In these days of skyrocketing tuition, administrators often justify rate hikes with promises to spare the neediest students from the pain of the increases. Pledges to set aside a portion of tuition revenue for financial aid are presented as a way of rationalizing college costs — charging the richest students more, the argument goes, will allow the institution to protect access for the poorest.
Tuition is far more visible than financial aid rates, however, and because of that there’s always a temptation to nibble away at grant disbursements when budgets need balancing. At the same time, pressure to lure wealthy students and to climb up in national rankings increasingly leads public colleges to divert the aid money they do provide to applicants farther up the income ladder.
The latest college to curtail financial aid in a big way is the University of Virginia, and students there are fighting back.
For about ten years, the AccessUVa program has provided full financial aid to eligible students — several hundred in each entering class — in the form of grants. Starting next spring, however, the first $3,500 to $7,000 of AccessUVa aid each student receives each year will be a loan.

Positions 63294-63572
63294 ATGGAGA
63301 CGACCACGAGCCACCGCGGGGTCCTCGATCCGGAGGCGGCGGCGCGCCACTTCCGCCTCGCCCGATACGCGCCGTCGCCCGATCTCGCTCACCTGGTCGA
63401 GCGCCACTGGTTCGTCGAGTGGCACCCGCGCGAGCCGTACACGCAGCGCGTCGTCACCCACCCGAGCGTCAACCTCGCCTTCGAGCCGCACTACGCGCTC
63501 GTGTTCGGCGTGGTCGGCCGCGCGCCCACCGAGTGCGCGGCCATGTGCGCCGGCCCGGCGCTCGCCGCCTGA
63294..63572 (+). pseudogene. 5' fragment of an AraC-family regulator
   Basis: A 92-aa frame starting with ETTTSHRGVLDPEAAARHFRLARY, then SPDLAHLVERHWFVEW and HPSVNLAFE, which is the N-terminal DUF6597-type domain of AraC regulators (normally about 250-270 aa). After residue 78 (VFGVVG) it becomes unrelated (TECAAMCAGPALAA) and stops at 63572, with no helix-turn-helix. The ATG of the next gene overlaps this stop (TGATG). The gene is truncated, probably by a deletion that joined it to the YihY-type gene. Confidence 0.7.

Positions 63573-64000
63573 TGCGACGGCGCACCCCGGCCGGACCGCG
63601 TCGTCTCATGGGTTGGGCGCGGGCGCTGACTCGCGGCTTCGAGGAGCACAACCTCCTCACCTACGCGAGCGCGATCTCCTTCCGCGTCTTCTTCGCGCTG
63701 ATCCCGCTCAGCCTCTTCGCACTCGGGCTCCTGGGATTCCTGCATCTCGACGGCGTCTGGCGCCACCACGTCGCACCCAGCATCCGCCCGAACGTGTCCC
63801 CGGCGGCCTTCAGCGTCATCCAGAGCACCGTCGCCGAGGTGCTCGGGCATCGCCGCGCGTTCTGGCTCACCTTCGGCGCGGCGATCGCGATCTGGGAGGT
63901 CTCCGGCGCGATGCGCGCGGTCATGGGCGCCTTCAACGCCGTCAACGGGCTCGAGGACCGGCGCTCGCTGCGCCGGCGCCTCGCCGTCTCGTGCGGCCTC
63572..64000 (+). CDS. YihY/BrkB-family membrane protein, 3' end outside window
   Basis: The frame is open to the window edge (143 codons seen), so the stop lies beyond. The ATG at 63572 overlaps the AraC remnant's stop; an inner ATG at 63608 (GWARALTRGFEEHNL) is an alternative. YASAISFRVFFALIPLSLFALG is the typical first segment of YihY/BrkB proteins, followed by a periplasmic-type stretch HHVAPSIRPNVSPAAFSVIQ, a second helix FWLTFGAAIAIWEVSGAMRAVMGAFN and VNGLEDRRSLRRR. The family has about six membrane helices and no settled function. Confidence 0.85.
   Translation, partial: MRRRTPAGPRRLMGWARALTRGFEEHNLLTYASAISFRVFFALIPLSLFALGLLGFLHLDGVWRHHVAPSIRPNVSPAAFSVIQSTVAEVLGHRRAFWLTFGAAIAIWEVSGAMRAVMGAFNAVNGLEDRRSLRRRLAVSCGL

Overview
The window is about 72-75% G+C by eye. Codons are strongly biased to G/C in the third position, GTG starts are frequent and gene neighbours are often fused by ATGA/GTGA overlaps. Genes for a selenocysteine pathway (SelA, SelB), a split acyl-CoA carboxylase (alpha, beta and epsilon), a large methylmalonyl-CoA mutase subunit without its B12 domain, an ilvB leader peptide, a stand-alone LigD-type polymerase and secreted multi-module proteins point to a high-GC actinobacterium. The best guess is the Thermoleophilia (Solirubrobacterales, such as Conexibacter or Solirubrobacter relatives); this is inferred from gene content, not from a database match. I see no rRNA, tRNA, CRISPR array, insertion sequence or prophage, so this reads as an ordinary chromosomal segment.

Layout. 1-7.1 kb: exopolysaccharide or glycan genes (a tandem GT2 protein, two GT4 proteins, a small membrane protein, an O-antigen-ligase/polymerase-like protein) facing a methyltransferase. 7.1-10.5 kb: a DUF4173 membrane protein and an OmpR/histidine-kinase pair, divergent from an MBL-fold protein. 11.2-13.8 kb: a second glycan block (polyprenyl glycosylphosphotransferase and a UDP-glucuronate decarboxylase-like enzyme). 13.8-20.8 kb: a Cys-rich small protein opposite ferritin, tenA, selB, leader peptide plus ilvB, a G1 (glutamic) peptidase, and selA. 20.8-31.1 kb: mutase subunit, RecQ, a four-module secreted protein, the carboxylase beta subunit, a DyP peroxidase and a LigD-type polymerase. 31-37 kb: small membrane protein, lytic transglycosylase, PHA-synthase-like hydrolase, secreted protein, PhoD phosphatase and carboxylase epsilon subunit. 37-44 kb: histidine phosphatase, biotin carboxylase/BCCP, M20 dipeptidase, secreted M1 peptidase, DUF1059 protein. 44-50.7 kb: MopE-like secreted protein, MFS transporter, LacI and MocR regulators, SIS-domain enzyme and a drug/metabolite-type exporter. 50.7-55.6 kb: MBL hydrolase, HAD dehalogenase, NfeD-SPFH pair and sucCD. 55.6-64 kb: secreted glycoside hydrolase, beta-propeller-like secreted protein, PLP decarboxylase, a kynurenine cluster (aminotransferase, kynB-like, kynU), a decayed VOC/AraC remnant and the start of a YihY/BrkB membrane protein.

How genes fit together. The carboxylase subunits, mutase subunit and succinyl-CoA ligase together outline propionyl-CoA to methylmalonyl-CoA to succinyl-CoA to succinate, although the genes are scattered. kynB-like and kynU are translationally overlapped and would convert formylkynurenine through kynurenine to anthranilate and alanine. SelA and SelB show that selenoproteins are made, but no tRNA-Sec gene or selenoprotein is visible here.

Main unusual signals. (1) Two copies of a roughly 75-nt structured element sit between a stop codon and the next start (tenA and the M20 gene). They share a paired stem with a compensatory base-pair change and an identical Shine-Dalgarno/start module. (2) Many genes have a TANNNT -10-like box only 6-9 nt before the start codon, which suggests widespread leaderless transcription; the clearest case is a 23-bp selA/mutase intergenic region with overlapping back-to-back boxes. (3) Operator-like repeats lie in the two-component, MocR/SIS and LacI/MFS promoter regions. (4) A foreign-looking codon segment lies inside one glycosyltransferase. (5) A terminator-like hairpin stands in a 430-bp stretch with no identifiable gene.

The impact of the rollback extends beyond the financial, too. Just as a high base tuition price can scare away students eligible for aid — a phenomenon education researchers call “sticker shock” — the knowledge that they’ll have to apply for hefty loans can discourage students from applying at all. The problem is particularly acute at the UVa, which is seen by many students as “elitist, preppy … homogenous” and unwelcoming to poor students and students of color.
In the wake of August’s 15-2 Board of Visitors vote to restructure the program, a student group called Restore AccessUVa (@RestoreAccess on Twitter) has arisen to try to force a reversal of the decision. The group has deluged the Board with emails, held an on-campus rally, and collected thousands of signatures on a petition in support of the program’s original mission.
More as this story unfolds…